The Endoscopic Classification of Representations: Orthogonal and Symplectic Groups
About this Title
James Arthur, University of Toronto, Toronto, ON, Canada
Publication: Colloquium Publications
Publication Year 2013: Volume 61
ISBNs: 978-0-8218-4990-3 (print); 978-1-4704-0969-2 (online)
MathSciNet review: MR3135650
MSC: Primary 22E55; Secondary 11F66, 11F70, 11F72, 11R37, 20G25, 22E50
Within the Langlands program, endoscopy is a fundamental process for relating automorphic representations of one group with those of another. In this book, Arthur establishes an endoscopic classification of automorphic representations of orthogonal and symplectic groups $G$. The representations are shown to occur in families (known as global $L$-packets and $A$-packets), which are parametrized by certain self-dual automorphic representations of an associated general linear group $GL(N)$. The central result is a simple and explicit formula for the multiplicity in the automorphic discrete spectrum of $G$ for any representation in a family.
The results of the volume have already had significant applications: to the local Langlands correspondence, the construction of unitary representations, the existence of Whittaker models, the analytic behaviour of Langlands $L$-functions, the spectral theory of certain locally symmetric spaces, and to new phenomena for symplectic epsilon-factors. One can expect many more. In fact, it is likely that both the results and the techniques of the volume will have applications to almost all sides of the Langlands program.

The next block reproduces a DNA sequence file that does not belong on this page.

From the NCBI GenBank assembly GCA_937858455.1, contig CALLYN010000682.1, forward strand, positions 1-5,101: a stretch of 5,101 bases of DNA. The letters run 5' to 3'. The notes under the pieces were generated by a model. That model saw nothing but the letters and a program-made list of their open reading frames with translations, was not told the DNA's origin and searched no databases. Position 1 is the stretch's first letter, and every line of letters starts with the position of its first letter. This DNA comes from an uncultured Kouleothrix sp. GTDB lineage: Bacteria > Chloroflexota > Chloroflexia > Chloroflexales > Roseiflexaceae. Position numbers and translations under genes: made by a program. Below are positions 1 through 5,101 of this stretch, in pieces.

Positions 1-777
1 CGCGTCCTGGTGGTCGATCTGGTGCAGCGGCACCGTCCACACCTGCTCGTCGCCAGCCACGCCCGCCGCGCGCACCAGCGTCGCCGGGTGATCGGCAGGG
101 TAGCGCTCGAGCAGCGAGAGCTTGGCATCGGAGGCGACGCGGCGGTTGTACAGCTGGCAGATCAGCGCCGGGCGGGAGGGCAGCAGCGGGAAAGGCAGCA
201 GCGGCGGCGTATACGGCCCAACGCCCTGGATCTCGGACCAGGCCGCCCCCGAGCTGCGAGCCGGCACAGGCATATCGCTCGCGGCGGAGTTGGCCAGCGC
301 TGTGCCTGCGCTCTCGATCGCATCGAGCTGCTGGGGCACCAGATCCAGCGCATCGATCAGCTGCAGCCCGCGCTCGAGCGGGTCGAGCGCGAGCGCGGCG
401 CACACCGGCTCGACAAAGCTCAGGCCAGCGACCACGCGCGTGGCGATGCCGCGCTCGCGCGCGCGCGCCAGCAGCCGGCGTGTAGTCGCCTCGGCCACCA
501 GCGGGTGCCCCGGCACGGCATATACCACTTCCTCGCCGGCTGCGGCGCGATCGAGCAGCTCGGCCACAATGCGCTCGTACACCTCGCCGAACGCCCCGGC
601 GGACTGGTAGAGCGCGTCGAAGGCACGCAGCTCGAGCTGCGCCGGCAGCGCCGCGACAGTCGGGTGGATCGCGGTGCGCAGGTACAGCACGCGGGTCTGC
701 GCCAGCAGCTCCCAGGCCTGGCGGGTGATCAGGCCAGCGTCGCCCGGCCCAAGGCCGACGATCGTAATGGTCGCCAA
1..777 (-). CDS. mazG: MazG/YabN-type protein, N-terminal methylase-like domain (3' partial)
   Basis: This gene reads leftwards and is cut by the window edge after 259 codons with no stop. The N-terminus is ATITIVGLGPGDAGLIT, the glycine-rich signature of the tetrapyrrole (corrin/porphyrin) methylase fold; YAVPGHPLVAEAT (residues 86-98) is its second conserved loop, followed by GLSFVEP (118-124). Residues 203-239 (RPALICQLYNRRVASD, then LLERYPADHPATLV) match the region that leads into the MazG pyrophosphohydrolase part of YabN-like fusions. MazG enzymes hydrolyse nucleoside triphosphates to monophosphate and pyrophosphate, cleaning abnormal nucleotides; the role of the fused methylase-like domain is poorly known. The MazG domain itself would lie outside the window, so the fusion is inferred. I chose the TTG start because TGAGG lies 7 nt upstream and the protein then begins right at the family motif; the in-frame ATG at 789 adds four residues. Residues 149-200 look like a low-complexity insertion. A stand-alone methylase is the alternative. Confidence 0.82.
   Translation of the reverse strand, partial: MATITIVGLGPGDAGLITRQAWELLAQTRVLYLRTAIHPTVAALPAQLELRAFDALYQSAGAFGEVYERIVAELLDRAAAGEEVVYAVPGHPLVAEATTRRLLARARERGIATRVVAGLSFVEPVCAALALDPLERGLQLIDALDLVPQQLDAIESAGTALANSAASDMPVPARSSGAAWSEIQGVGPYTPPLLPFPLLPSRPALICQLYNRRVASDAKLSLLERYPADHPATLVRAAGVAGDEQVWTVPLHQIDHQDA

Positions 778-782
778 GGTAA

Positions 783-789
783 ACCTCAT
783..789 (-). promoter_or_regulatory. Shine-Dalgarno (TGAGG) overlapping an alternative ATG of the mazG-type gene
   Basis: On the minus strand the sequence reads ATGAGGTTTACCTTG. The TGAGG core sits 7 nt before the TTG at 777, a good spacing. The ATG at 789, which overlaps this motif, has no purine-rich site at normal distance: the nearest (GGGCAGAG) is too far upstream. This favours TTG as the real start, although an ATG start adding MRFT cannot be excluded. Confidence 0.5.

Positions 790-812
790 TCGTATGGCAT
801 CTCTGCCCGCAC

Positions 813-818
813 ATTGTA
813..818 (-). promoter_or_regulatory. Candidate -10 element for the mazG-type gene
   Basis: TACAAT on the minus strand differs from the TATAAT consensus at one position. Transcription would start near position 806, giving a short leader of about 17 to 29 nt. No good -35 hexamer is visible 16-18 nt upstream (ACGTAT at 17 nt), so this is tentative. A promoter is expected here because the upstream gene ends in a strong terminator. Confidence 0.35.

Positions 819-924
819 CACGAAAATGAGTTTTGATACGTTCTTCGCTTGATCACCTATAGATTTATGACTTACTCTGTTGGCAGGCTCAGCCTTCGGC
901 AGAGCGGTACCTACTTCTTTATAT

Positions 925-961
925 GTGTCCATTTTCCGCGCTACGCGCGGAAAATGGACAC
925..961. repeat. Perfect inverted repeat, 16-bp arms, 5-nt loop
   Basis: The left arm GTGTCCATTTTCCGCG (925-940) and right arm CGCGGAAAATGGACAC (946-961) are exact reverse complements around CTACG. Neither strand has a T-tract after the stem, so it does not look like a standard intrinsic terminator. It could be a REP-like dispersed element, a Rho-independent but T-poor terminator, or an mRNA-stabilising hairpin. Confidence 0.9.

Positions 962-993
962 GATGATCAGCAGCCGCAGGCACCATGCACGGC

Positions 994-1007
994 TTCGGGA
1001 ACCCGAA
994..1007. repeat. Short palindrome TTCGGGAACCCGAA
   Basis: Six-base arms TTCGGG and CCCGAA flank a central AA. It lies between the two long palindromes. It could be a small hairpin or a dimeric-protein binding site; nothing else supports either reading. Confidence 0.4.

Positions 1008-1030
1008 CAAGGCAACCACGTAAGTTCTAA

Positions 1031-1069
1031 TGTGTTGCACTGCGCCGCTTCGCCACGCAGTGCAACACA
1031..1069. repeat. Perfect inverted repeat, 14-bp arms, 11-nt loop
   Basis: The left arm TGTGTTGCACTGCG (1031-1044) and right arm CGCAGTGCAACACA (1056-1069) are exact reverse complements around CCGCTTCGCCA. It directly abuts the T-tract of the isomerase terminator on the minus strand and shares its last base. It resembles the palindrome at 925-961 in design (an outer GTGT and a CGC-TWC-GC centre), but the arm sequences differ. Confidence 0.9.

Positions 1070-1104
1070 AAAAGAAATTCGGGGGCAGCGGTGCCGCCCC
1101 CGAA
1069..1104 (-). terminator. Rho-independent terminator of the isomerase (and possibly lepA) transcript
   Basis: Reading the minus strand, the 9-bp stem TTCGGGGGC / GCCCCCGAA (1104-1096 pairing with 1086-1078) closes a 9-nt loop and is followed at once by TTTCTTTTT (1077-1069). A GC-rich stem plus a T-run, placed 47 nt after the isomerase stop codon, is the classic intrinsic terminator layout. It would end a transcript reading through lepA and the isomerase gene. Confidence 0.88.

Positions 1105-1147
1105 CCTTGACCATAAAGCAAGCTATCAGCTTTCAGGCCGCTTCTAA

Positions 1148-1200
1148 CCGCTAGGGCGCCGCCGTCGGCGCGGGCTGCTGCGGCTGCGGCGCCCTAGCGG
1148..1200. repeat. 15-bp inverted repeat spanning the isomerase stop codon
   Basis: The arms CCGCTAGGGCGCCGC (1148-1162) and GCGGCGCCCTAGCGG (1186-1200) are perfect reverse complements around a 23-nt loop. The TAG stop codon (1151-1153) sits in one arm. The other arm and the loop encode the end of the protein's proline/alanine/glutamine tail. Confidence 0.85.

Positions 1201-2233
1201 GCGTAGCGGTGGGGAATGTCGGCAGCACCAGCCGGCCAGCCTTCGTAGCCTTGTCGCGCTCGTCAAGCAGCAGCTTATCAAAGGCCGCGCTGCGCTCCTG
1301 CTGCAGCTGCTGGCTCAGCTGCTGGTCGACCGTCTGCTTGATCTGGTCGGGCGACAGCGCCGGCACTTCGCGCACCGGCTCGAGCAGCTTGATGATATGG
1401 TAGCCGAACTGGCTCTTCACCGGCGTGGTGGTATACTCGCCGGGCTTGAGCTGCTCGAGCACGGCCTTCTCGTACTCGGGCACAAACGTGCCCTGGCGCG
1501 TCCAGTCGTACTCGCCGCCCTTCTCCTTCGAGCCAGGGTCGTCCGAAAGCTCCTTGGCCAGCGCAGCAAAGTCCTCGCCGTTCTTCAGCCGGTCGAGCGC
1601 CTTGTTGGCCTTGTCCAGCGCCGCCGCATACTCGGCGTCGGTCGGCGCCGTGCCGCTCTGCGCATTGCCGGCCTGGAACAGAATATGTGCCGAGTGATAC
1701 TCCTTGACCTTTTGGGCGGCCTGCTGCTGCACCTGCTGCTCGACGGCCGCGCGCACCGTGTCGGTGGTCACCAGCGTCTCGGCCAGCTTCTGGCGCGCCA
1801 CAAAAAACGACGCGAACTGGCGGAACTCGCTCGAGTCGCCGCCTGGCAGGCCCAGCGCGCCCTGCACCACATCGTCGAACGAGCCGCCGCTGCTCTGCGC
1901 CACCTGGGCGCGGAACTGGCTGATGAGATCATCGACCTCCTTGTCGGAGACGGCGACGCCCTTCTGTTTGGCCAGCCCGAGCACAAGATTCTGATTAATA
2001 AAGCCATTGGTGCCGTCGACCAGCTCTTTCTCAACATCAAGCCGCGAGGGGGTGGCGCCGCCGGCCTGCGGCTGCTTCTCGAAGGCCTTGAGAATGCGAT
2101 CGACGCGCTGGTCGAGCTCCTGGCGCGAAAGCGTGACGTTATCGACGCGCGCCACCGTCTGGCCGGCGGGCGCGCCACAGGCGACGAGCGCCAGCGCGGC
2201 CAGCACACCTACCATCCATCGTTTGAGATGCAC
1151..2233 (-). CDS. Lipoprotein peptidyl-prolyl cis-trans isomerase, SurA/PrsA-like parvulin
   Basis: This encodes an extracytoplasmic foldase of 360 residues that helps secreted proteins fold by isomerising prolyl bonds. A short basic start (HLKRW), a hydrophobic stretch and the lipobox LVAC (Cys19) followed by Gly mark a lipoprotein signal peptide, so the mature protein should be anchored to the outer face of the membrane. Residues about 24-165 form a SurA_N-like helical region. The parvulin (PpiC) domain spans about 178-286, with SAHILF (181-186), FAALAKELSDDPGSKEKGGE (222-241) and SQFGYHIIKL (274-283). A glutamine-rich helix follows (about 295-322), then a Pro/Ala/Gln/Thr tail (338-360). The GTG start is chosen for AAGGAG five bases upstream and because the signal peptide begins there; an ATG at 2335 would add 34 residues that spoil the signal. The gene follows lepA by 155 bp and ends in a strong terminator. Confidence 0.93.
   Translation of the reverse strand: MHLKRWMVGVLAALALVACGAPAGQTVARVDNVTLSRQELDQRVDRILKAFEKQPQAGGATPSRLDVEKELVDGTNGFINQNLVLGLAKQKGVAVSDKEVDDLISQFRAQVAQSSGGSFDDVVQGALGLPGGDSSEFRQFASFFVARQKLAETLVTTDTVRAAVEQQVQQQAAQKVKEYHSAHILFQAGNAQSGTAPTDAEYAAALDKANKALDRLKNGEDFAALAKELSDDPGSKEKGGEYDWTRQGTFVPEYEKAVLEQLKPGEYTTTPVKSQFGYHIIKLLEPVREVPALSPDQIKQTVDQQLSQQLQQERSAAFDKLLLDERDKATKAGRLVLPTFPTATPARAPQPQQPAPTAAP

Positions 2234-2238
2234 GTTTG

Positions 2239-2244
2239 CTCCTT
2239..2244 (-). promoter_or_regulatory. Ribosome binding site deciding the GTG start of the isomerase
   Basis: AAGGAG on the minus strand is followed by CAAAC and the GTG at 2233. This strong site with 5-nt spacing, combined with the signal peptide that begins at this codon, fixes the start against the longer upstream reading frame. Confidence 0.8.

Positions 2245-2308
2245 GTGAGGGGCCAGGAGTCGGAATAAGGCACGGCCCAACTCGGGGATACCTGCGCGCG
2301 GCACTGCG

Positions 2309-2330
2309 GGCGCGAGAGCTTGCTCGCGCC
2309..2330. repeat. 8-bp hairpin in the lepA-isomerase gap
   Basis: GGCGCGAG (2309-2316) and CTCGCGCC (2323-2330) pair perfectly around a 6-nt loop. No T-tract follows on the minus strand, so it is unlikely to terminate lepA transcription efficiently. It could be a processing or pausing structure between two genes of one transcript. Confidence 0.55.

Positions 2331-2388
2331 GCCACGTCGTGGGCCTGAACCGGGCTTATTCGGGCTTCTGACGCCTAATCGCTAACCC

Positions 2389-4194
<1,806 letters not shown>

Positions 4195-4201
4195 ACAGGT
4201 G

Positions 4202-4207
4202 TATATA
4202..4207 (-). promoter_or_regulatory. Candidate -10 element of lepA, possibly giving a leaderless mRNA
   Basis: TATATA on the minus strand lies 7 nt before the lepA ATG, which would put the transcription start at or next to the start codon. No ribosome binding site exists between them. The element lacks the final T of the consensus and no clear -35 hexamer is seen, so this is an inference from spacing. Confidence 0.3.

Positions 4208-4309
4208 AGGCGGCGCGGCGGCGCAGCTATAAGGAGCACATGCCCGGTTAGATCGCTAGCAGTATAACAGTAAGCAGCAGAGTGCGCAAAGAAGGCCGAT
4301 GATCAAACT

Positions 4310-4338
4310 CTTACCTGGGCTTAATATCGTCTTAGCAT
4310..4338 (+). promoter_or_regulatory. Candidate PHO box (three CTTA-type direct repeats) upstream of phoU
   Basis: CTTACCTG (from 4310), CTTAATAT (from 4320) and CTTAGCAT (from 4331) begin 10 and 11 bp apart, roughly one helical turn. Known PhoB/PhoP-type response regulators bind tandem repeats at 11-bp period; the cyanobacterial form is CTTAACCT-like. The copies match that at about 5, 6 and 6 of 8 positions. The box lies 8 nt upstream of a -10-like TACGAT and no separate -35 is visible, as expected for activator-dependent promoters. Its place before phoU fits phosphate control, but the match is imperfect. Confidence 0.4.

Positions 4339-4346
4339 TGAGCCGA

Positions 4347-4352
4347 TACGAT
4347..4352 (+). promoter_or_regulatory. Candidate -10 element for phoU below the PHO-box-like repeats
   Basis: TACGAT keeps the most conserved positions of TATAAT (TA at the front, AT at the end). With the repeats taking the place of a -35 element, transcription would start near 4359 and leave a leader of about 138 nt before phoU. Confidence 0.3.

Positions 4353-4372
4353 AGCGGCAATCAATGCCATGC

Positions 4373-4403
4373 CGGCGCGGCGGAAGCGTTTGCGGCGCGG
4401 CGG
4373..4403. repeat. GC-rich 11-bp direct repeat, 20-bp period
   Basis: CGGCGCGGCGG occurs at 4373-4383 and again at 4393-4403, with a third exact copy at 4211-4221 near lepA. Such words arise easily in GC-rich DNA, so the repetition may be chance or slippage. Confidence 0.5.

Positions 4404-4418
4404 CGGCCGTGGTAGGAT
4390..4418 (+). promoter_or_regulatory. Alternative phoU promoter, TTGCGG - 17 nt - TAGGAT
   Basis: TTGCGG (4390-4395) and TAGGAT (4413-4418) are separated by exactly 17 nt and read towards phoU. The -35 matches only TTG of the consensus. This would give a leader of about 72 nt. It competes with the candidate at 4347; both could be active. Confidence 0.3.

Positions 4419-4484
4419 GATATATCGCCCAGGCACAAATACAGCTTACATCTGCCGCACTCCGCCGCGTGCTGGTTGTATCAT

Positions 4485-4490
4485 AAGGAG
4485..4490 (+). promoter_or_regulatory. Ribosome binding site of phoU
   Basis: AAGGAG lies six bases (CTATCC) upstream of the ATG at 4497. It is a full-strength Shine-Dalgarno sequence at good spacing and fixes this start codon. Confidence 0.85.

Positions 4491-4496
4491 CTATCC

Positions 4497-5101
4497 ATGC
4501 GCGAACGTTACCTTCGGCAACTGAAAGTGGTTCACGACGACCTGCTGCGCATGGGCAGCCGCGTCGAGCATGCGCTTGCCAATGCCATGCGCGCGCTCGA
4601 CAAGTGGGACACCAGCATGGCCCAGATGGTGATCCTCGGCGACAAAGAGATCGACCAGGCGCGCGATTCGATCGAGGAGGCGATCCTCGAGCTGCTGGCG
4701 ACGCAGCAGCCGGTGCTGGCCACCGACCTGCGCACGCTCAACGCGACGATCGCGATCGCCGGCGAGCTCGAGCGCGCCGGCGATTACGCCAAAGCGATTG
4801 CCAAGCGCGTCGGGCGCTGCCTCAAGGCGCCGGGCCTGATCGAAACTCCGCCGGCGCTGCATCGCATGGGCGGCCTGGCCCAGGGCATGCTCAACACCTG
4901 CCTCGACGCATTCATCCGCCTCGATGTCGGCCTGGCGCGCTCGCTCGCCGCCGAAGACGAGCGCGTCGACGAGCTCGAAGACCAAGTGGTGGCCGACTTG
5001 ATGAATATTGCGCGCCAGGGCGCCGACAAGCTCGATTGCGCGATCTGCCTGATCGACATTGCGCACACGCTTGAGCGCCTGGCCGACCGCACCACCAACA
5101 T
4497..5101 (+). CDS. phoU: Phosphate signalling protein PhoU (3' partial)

The methods are by comparison of the trace formula of $G$ with its stabilization (and a comparison of the twisted trace formula of $GL(N)$ with its stabilization, which is part of work in progress by Moeglin and Waldspurger). This approach is quite different from methods that are based on $L$-functions, converse theorems, or the theta correspondence. The comparison of trace formulas in the volume ought to be applicable to a much larger class of groups. Any extension at all will have further important implications for the Langlands program.
Research mathematicians interested in automorphic forms, the Langlands program, and number theory.
Table of Contents
- Chapter 1. Parameters
- Chapter 2. Local transfer
- Chapter 3. Global stabilization
- Chapter 4. The standard model
- Chapter 5. A study of critical cases
- Chapter 6. The local classification
- Chapter 7. Local nontempered representations
- Chapter 8. The global classification
- Chapter 9. Inner forms